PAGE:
Letters to the editor on arming teachers, Second Amendment, taxing churches, facts on founders
01/02/2013 12:00 AM
12/31/2012 5:28 PM
Armed guards are not the answer
The National Rifle Association’s proposal that every school have armed security guards in place continues the NRA’s long-standing position that the problem with violence in our society is not that we have too many guns, but that we have too few.
Does the NRA also propose that every store at the mall have armed security? Should the ushers at the theaters be armed? If more guns were the answer, then the fact that we have only 5 percent of the world’s population but own 50 percent of the world’s guns already should make us the safest society on the planet, but we are not.
They say the problem is that our children play violent video games and watch violent movies. But children in many countries play the same games and watch the same movies, and those countries don’t experience the same level of violence as we do. Many countries also struggle in dealing with their mentally ill, yet don’t have to deal with so many mass killings.
Requiring background checks at gun shows and tightening the restrictions on the ability to purchase guns via the Internet would make us safer than if we simply added more guns. Reasonable people also should agree that there is no sensible reason for people to own assault rifles and high-volume magazines.
JACK E. NIBLACK
Can’t deprive arms
The writer of “Guns are supposed to be well-regulated” (Dec. 22 Letters to the Editor) does not understand the concept and purpose of the Second Amendment of our Constitution. The history of the nation in the implementation of the Second Amendment provides a correct interpretation. The people are not to be deprived of arms.
I would also recommend that before you give up rights, including the Second Amendment, you look at countries that do not have our Constitution. Most known, though not the worst, were Adolf Hitler’s regulations and then confiscation of guns of the Jews. Our founders looked at the history of what governments had done to their people, and preserved in the Constitution the right to bear arms.
Patrick Henry said: “The great object is, that every man be armed.… Every one who is able may have a gun.” Thomas Jefferson wrote in a letter: “The constitutions of most of our states assert, that all power is inherent in the people; that … it is their right and duty to be at all times armed.” And George Washington reportedly said: “The very atmosphere of firearms anywhere and everywhere restrains evil interference – they deserve a place of honor with all that’s good.”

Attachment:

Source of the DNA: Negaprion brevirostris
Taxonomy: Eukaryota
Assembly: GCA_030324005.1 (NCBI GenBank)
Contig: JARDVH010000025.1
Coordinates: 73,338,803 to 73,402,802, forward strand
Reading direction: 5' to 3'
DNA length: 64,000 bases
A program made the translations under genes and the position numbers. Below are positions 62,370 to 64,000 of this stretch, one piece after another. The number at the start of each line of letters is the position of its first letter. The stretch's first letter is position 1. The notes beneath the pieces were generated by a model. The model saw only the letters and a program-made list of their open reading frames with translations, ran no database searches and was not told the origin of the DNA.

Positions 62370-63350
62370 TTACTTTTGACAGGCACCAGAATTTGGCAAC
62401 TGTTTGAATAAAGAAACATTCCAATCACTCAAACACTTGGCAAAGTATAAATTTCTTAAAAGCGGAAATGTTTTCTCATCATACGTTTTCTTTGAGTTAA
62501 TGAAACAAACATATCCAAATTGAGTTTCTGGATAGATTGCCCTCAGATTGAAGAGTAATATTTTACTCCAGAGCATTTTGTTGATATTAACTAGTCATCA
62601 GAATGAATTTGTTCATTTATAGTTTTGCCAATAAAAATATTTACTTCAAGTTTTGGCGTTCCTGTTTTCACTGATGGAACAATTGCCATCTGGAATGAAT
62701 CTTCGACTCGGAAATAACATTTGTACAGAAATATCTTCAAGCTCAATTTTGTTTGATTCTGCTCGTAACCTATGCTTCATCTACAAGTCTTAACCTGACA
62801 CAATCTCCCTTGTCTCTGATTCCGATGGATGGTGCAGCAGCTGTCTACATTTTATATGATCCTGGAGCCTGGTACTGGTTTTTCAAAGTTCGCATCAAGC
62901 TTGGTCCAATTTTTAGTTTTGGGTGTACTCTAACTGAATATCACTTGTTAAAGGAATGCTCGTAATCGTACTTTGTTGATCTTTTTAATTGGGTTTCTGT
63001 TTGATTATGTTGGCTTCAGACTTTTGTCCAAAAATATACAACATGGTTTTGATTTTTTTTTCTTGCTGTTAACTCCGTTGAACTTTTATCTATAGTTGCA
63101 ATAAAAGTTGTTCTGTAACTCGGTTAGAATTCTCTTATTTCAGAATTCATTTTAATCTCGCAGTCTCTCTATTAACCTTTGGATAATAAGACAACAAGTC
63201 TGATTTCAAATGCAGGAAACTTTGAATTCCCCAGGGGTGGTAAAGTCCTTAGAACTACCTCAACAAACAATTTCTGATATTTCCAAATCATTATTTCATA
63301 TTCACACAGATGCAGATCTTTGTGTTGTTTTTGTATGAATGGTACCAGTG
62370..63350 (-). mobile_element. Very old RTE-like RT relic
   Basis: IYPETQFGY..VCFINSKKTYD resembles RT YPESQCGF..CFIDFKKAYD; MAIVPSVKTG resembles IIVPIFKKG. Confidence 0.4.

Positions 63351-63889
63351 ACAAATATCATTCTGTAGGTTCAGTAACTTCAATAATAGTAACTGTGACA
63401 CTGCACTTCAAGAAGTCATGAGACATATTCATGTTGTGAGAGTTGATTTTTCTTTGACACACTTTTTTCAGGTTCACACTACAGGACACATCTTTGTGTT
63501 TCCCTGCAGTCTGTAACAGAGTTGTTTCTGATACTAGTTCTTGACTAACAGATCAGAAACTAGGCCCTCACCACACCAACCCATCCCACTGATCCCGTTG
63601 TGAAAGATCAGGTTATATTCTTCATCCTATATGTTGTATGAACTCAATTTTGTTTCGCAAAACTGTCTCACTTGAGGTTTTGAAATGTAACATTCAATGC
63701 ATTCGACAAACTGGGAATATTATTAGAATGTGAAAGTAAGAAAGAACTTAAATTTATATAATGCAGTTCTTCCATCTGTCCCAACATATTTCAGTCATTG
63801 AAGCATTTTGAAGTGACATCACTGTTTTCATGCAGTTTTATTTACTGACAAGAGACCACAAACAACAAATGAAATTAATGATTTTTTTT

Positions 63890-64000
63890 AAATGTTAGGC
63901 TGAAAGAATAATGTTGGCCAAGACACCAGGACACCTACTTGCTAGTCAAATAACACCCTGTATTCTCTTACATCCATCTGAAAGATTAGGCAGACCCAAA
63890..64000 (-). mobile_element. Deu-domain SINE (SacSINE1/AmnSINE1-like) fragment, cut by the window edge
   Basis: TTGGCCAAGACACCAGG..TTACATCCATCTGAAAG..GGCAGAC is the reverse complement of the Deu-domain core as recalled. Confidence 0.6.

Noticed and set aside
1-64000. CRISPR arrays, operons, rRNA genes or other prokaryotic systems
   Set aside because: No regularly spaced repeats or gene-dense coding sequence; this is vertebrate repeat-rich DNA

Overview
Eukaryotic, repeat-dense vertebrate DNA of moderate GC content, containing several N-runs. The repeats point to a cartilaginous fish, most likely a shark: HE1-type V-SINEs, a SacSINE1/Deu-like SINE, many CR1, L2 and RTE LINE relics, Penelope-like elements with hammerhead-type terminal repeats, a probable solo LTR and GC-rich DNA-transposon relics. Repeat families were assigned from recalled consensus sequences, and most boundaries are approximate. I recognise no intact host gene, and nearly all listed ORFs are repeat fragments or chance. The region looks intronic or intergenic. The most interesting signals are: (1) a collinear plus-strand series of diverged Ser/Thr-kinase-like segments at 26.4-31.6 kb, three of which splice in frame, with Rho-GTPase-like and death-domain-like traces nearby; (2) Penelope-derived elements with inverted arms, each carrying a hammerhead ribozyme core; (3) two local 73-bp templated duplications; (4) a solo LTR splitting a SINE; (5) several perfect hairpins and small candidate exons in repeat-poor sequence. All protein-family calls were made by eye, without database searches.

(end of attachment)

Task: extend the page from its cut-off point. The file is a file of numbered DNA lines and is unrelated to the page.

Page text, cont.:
JAMES W. KILPATRICK Jr.
In addition to the Second Amendment calling for a well-regulated militia, which individuals today are not, keep in mind there was no ready army like today, and citizens were needed to be ready on behalf of the “security of a free state.” The National Rifle Association today is arming some paranoid people to defend themselves against the free state, which was definitely not intended by the amendment. The intent of the law is obvious and is being totally ignored.
Regarding “Petition: Designate Westboro a ‘hate group’” (Dec. 28 Eagle): FBI spokesman Christopher Allen was right that Americans have the right to be in whatever groups they choose – and act like jerks anytime they like, something the Westboro Baptist Church folks do with abandon. But do we have to subsidize the behaviors of these particular jerks with our tax dollars? I refer to the tax-exempt status they claim as a so-called church.
The rich need to pay their fair share of taxes (and most do – make no mistake about that), but why don’t we expect the same of our churches? Some do good works, of course, but others exist only to spread hate and narrow-minded thinking, and I do not appreciate subsidizing them so they can.
Change the laws so all churches pay the government something, if for no other reason but to give us the extra resources to fight the Westboro members and their hate as hard as we can.
The review of Henry Wiencek’s “Master of the Mountain: Thomas Jefferson and His Slaves” (Dec. 16 Arts & Leisure) was not grounded in fact and did not draw in any additional historical sources to evaluate the book.
The review could have benefited from considering other works, such as “The Real Thomas Jefferson,” published by the National Center for Constitutional Studies; “Thomas Jefferson: Writings: Autobiography/Notes on the State of Virginia/Public and Private Papers/Addresses/Letters,” published by Library of America; and historian David Barton’s “The American Heritage Series” DVD available at wallbuilders.com. These works, which draw on primary sources, illustrate a different and in some cases contradictory viewpoint to Wiencek’s.
I challenge readers to do their homework before accepting this or any upcoming historical portrayals of the Founding Fathers, such as NBC’s TV drama series on George Washington. Please do not uncritically accept such material. Our children are being taught revisionist history in their textbooks. As long as one can read cursive writing, one can read the truth evident in our original historic documents. Get the facts; do not accept fiction.
MARY KAY RICKE
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